Geek's Guide to Britain At various times in the history of the UK, there’s been a massive stink at Westminster, accompanied by demands that “something must be done”. We’ll be stumbling through the demands for PR after this year’s election for a while yet, but spare a thought for the politicians of 1858 who had to endure The Great Stink.
With a river soaked in effluent, the stench back then came from outside the House of Commons rather than inside. Cholera raged across London, killing three times as many as in areas with cleaner water. While John Snow had traced an outbreak in Soho to a water pump, many still believed in theories about miasma – that the source of illness was in the air.
Against this background, Joseph Bazalgette was given the go-ahead to build the sewer system that finally made London a really modern city. With a system of interconnecting sewers both North and South of the river connecting to the growing suburbs, the Thames was finally tamed. In fact, the system had been planned four years previously, in response to the cholera crisis, but it was the Great Stink that gave the impetus to pass an enabling Act.
Bazalgette’s system is really two separate ones, with the separate branches of each converging, before ultimately the sewage was still dumped into the river – just not where it would bother anyone who really mattered. In the north, the sewers converge at Abbey Mills, where a pumping station linked them to the Northern Outfall Sewer, visited by El Reg’s Bob Dormon not so long ago, who was tracing its high fibre diet. In the south, sewage was originally dumped into Deptford Creek. By 1860 work had begun on the Southern Outfall Sewer, which was to take the waste all the way to Crossness, on the edge of the Thames a little way beyond Woolwich. And in 1865 – 150 years ago this year – the Crossness Pumping Station was opened.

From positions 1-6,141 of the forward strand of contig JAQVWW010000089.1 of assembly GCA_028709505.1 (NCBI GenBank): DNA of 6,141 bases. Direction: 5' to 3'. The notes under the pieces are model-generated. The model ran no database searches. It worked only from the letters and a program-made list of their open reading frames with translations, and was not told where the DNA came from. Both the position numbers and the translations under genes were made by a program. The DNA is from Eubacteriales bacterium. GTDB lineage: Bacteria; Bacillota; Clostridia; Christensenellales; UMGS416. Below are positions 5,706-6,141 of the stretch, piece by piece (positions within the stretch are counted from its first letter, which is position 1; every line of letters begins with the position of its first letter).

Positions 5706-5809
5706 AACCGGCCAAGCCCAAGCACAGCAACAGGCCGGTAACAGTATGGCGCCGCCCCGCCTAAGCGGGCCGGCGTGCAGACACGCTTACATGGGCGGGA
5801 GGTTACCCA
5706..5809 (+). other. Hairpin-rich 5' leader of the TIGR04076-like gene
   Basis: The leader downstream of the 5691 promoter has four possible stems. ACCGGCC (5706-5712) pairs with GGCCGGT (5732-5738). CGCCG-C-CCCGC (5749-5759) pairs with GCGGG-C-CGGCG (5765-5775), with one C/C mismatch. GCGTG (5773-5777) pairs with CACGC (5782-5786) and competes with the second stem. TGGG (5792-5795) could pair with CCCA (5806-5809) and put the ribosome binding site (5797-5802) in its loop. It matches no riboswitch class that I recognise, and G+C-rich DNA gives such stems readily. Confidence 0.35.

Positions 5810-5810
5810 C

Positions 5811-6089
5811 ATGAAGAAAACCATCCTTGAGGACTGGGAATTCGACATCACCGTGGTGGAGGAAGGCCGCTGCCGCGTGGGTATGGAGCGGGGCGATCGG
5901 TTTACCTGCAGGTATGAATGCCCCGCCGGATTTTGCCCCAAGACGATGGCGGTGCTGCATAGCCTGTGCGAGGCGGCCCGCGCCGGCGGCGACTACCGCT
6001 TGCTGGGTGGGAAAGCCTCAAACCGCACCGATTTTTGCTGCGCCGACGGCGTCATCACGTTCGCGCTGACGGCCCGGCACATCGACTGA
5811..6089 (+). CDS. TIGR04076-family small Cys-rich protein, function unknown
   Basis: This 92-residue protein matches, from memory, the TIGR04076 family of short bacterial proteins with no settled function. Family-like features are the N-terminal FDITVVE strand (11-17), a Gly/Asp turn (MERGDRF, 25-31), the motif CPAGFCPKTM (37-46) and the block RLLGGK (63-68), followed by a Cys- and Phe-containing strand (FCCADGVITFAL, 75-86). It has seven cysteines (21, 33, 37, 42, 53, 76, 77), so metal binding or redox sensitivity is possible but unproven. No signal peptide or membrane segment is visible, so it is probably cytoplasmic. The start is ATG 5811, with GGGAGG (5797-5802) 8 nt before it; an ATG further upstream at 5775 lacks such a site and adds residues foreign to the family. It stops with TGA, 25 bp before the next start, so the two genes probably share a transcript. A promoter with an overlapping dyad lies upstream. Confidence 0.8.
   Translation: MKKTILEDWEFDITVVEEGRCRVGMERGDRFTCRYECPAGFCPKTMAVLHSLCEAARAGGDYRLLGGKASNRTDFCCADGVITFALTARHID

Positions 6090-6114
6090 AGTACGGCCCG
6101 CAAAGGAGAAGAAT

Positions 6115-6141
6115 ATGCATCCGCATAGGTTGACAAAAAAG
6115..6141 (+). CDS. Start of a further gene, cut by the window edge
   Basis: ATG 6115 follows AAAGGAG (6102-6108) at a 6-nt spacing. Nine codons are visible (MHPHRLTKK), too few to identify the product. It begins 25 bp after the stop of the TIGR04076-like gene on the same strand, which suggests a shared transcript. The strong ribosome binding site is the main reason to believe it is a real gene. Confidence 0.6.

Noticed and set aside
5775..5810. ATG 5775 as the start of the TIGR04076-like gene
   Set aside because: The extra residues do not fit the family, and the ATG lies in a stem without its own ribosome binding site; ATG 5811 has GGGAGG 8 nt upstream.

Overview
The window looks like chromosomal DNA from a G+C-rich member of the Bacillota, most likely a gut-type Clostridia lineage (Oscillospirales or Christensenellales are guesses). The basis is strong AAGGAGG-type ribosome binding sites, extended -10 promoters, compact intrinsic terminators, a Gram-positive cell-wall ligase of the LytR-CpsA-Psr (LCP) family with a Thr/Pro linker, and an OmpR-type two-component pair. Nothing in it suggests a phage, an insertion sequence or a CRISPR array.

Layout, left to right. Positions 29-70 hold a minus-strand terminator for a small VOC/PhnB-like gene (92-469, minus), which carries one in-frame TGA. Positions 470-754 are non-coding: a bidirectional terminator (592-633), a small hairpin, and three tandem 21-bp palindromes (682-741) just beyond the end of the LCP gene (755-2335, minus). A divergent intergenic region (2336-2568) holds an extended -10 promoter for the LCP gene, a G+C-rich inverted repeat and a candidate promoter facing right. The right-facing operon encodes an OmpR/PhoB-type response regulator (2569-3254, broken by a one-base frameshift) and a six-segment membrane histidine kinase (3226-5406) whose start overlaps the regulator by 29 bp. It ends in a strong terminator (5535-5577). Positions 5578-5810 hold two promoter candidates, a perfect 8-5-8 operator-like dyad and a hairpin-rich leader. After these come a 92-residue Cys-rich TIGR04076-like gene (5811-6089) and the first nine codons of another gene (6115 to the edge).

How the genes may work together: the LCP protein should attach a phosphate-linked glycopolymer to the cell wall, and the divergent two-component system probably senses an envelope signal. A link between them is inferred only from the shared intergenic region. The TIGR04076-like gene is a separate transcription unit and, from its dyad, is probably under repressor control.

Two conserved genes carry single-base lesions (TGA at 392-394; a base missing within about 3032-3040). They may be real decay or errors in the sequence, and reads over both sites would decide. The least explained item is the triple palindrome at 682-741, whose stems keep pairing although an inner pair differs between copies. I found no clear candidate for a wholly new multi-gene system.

Just seven years after the Great Stink, this masterpiece was opened
Ebb and flow
At Crossness, a huge covered reservoir stored everything that comes from the sewers south of the river. Covering over six acres, and capable of holding 27 million gallons, it was filled by the engines in the pump house raising the sewage up, and then opened at high tide, to allow the contents to flow out to sea as the waters ebb. In 1865, sewage treatment as we know it hadn’t been developed, so the aim was simply to dump the muck as far away from where it mattered as possible.
The Prince Consort. Could you name a sewage pump after a Royal today?
The Victorians, of course, did things in style. Just as two years before, a banquet had been held at Farringdon Station to mark the opening of the world’s first underground railway, so Crossness was opened with pomp and circumstance, with the Prince of Wales starting the engines in the company of two other princes, a Duke and a pair of Archbishops.
As you might expect, given the spirit of the age, the four engines – built by James Watt – were given suitably regal names: Victoria, Prince Consort, Albert Edward and Alexandra. Another four engines were added in 1897 to provide additional capacity. A few years later, the original steam engines were upgraded with additional cylinders, before the four additional engines were replaced by diesel in 1913.
By 1956, all the steam-powered machines had been decommissioned, with the last major use of the Prince Consort engine being to help pump water after the great floods of 1953. Like much old Victorian machinery, their story would have ended with rot and decay, were it not for the Crossness Engines Trust.
The Alexandra engine